Did You Hear What They Said? 3 Tips to Make Sure…

By Sandy Reed

It’s no secret that the world is full of diverse and unique beings. My husband, who is left handed, never fails to amaze me in his method of solving problems. Since I’m right handed, we always go through two different thought processes to reach the same conclusion. He, of course, loves to remind me that he is in his “right mind”.

Not only do we think differently, we hear differently. People tend to hear other people based on their perceptions and what they have lived through. What we hear is what we expect to hear much of the time. Sometimes the customers we’re talking to aren’t telling us the whole story, so it’s even harder to get a clear picture of how we can best serve them.

Our range of understanding and our ability to serve our clients expands with deeper more intuitive hearing. As we listen closer and repeat what we believe we are hearing, it gives our customers a clearer understanding of how their needs are received by us. Many times there is a disconnect between what our customers want and what they are communicating to us.

In our construction business, we recently had a long-time customer come to us because he wanted to replace his unsafe deck, and build a new garage. After talking to him over a period of time, we discovered that what he really wanted was to make his vacation home more livable, so he and his wife could potentially retire there someday.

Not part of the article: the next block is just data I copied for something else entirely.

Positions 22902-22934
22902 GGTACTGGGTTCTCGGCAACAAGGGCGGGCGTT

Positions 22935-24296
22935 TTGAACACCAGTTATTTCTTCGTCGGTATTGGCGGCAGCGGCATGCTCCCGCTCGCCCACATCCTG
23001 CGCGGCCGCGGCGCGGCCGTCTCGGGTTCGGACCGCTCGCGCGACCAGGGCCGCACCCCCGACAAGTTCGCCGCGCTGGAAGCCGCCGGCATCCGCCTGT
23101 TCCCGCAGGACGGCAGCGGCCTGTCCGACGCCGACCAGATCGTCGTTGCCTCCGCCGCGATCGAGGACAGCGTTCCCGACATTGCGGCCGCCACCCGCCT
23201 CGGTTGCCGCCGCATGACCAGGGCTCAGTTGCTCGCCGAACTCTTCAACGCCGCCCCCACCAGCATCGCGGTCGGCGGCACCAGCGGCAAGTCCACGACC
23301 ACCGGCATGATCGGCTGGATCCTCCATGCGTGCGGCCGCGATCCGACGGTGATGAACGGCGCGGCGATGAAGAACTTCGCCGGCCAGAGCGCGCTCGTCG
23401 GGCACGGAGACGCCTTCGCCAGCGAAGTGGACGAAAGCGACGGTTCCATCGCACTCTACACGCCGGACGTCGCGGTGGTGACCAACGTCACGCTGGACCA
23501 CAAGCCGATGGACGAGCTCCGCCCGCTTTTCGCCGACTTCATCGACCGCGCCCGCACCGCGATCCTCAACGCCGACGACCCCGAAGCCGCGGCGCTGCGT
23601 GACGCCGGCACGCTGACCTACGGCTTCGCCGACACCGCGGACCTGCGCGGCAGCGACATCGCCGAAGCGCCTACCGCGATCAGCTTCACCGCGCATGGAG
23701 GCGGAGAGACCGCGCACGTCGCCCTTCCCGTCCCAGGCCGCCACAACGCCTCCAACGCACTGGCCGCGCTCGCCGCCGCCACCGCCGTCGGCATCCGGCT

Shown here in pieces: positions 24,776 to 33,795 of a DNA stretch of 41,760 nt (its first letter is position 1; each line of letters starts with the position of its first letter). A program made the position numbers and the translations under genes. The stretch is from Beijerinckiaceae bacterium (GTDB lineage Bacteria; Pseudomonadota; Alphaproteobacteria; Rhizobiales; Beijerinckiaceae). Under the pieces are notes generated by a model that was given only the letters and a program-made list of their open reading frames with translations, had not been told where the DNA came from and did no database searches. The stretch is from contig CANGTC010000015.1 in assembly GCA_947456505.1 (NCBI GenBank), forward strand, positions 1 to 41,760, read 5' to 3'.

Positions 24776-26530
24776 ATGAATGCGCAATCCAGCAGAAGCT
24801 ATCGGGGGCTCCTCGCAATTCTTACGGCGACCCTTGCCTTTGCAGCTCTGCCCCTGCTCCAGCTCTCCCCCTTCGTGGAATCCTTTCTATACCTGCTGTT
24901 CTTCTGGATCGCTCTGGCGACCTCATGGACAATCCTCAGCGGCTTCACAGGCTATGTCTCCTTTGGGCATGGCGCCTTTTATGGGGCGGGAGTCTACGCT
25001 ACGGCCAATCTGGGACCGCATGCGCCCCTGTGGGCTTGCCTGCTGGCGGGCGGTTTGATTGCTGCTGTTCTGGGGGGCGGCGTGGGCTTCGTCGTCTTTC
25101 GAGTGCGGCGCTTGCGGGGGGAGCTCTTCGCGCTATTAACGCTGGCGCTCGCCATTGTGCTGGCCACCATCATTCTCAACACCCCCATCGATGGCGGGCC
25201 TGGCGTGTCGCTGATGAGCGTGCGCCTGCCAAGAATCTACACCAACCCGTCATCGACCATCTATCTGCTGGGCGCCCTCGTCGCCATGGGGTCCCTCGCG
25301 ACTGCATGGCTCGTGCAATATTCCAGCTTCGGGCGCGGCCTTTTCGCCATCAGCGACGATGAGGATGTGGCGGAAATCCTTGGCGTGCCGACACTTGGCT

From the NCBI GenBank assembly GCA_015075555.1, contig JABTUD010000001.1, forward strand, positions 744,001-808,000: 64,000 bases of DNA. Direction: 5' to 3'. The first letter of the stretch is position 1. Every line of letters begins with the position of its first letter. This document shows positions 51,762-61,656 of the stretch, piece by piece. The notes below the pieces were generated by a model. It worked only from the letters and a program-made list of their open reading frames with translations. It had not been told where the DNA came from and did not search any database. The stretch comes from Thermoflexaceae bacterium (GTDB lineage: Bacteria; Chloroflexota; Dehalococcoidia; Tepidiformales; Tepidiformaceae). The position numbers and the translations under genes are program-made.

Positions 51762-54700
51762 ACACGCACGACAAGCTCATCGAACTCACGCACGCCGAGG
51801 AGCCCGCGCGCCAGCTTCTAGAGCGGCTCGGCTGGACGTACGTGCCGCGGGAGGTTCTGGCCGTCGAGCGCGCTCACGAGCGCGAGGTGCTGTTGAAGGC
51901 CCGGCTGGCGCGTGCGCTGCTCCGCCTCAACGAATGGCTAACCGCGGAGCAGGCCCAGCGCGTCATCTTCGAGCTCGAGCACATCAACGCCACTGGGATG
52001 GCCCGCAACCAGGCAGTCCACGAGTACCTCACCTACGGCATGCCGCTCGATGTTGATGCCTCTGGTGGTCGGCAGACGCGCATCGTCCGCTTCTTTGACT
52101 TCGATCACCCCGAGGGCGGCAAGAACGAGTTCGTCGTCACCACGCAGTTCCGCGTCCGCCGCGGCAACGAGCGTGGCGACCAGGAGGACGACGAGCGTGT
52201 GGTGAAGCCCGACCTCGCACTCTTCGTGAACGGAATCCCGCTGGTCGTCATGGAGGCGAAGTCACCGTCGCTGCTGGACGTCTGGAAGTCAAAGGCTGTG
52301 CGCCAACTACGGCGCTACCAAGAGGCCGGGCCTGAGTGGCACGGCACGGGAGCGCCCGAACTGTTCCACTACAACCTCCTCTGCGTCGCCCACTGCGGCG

After much more talking and fact finding with him and his wife, it became obvious to him, and us, that his wife didn’t like the house and did not see it as a potential full-time home. In light of this discovery, he is now rethinking the project and is considering selling the house and buying a newer home they would both enjoy more.

Taking the time to intuitively “hear” your customers will allow you to give a deeper level of service that many service professionals don’t take the time to deliver.

Here are 3 tips you can use to learn to hear intuitively.

  • If your customer has a significant other, and your
    product or service will be used by both, request that they
    both be present during the initial consultation. This will
    give you the opportunity to see the reactions of both
    customers and observe the body language, tone of voice, and
    level of interest in what you have to offer.
  • Repeat back to them your interpretation of the
    conversation for clarification. You will be surprised at
    how often you did not hear what they were really saying.
  • Provide a detailed description of the product or service
    you discussed in your written proposal or order
    confirmation. This will avoid misunderstandings at a later

All the efforts you make to actively listen, intuitively hear and confirm what you heard from your customers will set you apart from the competition, and new customer referrals will surely follow.

About the Author Mikel Erdman

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